On the heels of a record year for deaths, the 2018 flu season officially has begun in Oklahoma.
The Oklahoma State Department of Health says there have been 27 hospitalizations for confirmed influenza statewide since Sept. 1. Eight of those cases were reported in Tulsa County. No deaths have been recorded.
A record number of deaths were linked to the flu last year. The state says 291 people died during the 2017-18 season.
OSDH will release data each Thursday from Oct. 10 through May 2019, when flu season ends.
The statewide numbers through Oct. 16, by county:
Adair County - 2
Bryan – 1
Cherokee – 1
Cleveland – 1
Craig – 3
Creek – 1
Logan – 1
Oklahoma – 2
Osage – 1
Pawnee – 1
Pontotoc – 1
Sequoyah – 1
Tulsa – 8
Wagoner – 2
Washington – 1
The U.S. Centers for Disease Control recommends people get the flu vaccine and take everyday preventative measures to help curb the spread of the potentially deadly illness. Click here for some facts from the CDC about the flu and preventative care.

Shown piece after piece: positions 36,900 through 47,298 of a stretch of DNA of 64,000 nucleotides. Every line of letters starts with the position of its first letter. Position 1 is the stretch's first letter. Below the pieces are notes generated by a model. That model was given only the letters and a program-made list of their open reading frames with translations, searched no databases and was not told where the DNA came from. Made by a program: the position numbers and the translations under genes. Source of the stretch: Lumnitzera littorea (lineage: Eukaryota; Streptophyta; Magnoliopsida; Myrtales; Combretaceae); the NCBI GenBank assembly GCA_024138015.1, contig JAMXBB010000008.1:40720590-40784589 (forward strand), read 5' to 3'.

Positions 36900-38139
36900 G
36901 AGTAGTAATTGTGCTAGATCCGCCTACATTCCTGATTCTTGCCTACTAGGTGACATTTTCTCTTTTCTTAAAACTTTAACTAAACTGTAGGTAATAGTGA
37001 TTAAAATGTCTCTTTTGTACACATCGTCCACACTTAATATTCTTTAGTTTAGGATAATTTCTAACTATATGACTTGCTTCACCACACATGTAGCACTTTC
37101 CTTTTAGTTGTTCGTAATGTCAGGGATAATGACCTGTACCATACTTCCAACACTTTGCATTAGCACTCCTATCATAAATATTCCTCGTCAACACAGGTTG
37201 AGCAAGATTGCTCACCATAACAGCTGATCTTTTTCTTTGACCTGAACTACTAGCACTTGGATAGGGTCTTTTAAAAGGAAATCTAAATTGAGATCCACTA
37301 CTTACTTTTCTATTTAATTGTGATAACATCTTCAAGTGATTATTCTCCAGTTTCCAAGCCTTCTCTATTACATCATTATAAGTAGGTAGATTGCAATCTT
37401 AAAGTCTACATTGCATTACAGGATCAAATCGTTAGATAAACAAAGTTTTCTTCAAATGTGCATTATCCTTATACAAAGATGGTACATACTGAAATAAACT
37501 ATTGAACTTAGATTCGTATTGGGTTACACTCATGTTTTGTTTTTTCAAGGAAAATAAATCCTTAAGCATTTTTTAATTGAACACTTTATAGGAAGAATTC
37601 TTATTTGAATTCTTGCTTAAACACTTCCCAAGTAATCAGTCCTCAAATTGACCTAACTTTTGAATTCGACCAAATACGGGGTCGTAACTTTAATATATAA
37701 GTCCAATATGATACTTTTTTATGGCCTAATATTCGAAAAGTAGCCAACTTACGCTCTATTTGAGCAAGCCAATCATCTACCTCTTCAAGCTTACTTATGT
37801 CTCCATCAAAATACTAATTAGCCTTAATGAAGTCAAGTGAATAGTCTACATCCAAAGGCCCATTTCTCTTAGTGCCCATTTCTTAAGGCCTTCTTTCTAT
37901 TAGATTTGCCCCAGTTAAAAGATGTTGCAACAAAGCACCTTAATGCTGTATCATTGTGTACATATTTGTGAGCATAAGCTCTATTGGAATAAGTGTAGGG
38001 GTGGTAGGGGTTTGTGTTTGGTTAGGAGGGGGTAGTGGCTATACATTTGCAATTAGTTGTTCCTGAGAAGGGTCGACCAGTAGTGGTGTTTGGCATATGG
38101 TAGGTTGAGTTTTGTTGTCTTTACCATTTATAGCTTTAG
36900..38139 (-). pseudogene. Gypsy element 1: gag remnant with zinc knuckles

It is recommended that all individuals over the age of six months be vaccinated against the flu this year, according to the Tulsa County Health Department. Persons at high risk of serious complications from flu are especially advised to get the flu vaccine, including older people, pregnant women and those with asthma, diabetes, or other chronic conditions. Parents and family members of babies less than 6 months of age and people who live with or care for anyone at high risk for complications from the flu, including health care workers, should also get the vaccine, TCHD says.
The Tulsa County Health Department gives free flu shots as long as supplies last. Click here for location information.
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